Pooja Hegde made her Hindi film debut in 2016 opposite Hrithik Roshan in Mohenjo Daro. She gradually picked up projects down South and eventually, created a healthy balance between ventures in Telugu and Hindi. While she’s worked with Akshay Kumar, Ranveer Singh and Hrithik Roshan in Hindi cinema, Pooja has teamed up with Allu Arjun and NTR Jr in the south.
Talking about the challenges the trajectory comes with, Pooja says, “I think the challenge is to stand your own in any film. My first film in Hindi was with Hrithik Roshan. Doing a song opposite him can be so daunting. I remember being so nervous about it because he is so brilliant at what he does. And if you are bad, it will stand out. One has to be good enough and match up to him if not do better. It’s tough but that’s the challenge. Eventually, I’ve done dance-heavy songs with NTR Jr and Allu Arjun. Every film comes with challenges. Whether you’re acting in an ensemble or otherwise, you have to be confident that what you are adding to the film’s quality. I may look confident but I am nervous. I use that nervous energy to hold on to the character, even tighter. You have to create your own identity while working in a film.”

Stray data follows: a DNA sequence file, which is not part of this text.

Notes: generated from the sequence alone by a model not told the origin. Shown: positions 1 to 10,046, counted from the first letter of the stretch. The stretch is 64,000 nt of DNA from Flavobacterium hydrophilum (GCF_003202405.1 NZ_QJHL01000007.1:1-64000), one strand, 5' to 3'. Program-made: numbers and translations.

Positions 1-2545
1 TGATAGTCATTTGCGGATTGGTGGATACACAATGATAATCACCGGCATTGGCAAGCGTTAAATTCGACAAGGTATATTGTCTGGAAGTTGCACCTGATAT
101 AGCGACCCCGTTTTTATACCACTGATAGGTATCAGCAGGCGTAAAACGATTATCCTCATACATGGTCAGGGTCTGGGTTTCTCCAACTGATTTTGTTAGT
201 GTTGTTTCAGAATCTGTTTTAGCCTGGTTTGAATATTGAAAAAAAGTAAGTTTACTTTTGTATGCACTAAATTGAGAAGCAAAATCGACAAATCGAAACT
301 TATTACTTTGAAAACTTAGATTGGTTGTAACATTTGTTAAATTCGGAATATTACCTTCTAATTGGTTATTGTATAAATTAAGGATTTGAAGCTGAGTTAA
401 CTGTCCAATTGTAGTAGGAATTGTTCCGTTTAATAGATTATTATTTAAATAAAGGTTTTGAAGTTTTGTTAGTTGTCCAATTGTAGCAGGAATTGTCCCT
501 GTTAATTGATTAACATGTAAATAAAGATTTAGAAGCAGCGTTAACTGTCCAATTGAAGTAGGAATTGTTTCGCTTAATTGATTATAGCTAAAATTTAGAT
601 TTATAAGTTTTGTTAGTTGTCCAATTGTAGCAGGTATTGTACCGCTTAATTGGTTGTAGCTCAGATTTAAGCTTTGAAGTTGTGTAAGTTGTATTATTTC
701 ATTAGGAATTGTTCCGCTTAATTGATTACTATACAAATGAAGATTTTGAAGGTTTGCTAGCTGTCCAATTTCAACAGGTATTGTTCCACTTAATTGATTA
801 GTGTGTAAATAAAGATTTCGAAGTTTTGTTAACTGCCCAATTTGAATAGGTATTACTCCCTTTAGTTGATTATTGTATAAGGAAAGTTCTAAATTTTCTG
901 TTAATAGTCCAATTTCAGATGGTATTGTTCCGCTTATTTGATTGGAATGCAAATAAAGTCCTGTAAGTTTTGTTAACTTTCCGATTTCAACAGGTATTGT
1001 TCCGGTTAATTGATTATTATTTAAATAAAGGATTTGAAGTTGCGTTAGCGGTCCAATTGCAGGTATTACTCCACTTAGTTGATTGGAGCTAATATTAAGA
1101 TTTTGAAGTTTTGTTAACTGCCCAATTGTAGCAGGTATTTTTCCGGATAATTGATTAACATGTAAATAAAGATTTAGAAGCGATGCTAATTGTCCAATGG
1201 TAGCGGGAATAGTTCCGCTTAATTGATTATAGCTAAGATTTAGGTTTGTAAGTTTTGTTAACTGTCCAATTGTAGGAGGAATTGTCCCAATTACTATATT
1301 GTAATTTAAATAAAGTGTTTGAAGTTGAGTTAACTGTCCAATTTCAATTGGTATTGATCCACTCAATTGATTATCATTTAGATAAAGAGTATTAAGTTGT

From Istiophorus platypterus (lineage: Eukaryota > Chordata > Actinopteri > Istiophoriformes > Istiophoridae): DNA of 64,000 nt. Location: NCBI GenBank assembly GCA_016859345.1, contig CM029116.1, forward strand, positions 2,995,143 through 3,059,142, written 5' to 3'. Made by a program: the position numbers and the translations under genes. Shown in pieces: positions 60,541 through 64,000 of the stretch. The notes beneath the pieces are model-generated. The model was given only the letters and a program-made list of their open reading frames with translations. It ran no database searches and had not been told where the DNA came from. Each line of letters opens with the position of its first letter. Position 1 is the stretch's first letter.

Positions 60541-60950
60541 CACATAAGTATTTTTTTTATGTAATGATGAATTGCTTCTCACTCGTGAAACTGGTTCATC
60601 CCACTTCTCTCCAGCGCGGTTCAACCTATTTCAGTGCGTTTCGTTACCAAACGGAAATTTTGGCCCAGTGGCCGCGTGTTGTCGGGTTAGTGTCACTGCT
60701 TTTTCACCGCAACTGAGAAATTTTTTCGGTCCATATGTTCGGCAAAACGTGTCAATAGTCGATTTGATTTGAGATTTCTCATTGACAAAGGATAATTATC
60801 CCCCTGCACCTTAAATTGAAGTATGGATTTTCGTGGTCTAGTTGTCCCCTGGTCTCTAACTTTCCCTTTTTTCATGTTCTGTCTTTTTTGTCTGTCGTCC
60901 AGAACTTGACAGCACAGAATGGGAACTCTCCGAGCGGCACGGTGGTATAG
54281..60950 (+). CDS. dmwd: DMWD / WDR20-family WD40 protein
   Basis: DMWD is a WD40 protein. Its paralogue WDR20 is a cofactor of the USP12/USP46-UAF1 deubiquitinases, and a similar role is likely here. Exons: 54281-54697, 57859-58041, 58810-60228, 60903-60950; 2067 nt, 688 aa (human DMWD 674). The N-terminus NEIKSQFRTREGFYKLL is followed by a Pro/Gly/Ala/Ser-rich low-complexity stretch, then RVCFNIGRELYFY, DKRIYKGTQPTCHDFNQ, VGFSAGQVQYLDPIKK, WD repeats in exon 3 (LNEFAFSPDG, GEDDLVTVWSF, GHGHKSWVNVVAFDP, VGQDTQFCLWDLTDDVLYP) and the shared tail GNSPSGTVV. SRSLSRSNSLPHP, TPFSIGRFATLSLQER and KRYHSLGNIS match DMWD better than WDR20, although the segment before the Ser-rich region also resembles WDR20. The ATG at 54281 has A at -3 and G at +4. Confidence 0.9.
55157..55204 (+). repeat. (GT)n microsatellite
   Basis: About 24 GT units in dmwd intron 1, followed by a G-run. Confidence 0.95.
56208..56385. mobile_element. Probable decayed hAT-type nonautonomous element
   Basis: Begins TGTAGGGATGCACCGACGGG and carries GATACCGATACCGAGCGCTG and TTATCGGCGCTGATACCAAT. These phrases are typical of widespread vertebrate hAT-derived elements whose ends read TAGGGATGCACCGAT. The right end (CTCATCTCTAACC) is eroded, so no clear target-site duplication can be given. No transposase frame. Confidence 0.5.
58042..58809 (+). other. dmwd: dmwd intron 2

In just a few years, Pooja has managed to make a mark in Hindi and Telugu cinema. Had everything gone as planned, she would have also seen a Tamil release this year. Talking about the difficulties one faces while switching languages, Pooja elaborates, “I think there is no real mantra for cracking that. There is no substitute for hard work. You have to try and understand that a girl born and brought up in Mumbai will react differently to a given situation from a girl born and raised in Hyderabad. It took me some time to get my head around that. Also, the audience has to accept you, which is an organic, natural thing. You have to be aware and grateful for it when it happens. The audience has accepted me, and I don’t take that lightly. I am not a language-bound artiste. I’ve paid a lot of attention to that. You have to make an effort to learn the languages of the cinemas you work in, dub in your voice for the audience to believe that you’ve embraced their culture, their language. These little things connect you deeply with the audience.”